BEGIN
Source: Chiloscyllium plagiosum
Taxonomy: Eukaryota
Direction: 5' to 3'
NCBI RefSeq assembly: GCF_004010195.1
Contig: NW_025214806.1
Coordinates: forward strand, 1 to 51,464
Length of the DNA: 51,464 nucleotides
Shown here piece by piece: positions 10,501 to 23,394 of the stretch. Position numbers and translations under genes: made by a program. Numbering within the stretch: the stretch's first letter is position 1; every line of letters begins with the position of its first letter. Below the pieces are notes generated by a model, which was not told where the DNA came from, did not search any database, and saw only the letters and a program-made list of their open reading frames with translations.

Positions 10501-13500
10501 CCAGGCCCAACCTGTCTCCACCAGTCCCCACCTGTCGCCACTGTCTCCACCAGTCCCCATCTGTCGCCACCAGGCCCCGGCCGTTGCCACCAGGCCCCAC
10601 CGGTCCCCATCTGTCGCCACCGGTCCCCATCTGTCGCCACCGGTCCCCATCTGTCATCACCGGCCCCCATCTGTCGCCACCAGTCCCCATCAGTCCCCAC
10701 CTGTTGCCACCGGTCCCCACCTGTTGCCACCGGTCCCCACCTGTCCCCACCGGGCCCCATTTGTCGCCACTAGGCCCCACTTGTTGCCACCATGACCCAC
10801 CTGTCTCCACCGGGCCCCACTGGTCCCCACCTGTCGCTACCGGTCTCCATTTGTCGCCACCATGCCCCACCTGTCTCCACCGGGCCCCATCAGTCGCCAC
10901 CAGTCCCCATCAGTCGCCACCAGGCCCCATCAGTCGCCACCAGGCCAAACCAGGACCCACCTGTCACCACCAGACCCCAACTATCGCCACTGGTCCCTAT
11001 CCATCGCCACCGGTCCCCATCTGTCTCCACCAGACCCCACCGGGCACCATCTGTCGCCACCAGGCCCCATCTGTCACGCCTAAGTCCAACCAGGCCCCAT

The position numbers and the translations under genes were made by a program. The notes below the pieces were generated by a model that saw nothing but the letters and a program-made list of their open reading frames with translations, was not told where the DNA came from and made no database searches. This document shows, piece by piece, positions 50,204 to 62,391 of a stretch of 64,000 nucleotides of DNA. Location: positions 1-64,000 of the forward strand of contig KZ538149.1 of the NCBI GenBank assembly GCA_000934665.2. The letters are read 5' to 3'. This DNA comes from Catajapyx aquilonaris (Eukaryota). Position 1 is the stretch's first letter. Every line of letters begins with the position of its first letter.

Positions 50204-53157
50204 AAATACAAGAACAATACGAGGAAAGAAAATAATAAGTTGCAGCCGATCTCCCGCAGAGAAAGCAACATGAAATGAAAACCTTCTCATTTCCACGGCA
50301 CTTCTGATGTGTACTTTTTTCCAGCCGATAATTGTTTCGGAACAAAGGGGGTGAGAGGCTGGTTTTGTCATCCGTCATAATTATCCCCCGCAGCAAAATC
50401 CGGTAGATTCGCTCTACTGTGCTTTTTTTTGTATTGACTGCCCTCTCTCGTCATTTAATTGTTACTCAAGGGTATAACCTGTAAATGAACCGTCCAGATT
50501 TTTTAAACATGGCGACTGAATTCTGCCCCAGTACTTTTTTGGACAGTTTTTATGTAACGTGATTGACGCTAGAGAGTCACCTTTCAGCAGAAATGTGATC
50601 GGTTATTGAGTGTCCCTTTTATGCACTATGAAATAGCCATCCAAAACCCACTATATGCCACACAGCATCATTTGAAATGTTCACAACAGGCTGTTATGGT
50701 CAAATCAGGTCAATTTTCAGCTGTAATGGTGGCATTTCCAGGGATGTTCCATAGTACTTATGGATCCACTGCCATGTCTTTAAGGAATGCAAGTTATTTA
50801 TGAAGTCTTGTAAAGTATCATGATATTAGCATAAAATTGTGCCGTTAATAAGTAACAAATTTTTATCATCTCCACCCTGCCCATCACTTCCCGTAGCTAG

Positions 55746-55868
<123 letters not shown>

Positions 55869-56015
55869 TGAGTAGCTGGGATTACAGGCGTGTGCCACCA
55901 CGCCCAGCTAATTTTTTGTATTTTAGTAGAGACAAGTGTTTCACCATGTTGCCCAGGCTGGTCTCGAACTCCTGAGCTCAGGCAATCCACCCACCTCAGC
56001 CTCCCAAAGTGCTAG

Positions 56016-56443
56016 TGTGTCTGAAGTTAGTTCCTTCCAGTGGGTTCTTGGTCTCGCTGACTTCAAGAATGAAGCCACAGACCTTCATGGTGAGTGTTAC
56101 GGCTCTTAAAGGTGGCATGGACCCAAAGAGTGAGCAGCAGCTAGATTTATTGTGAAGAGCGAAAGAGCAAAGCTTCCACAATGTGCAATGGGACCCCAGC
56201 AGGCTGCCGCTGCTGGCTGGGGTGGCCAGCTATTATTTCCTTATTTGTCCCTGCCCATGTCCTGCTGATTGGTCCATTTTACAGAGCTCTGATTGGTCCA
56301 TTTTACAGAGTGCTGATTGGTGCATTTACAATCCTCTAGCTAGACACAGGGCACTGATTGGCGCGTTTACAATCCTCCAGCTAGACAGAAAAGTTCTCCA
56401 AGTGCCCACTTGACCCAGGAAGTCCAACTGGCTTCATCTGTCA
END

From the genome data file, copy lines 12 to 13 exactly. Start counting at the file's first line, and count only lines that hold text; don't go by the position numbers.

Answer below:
10701 CTGTTGCCACCGGTCCCCACCTGTTGCCACCGGTCCCCACCTGTCCCCACCGGGCCCCATTTGTCGCCACTAGGCCCCACTTGTTGCCACCATGACCCAC
10801 CTGTCTCCACCGGGCCCCACTGGTCCCCACCTGTCGCTACCGGTCTCCATTTGTCGCCACCATGCCCCACCTGTCTCCACCGGGCCCCATCAGTCGCCAC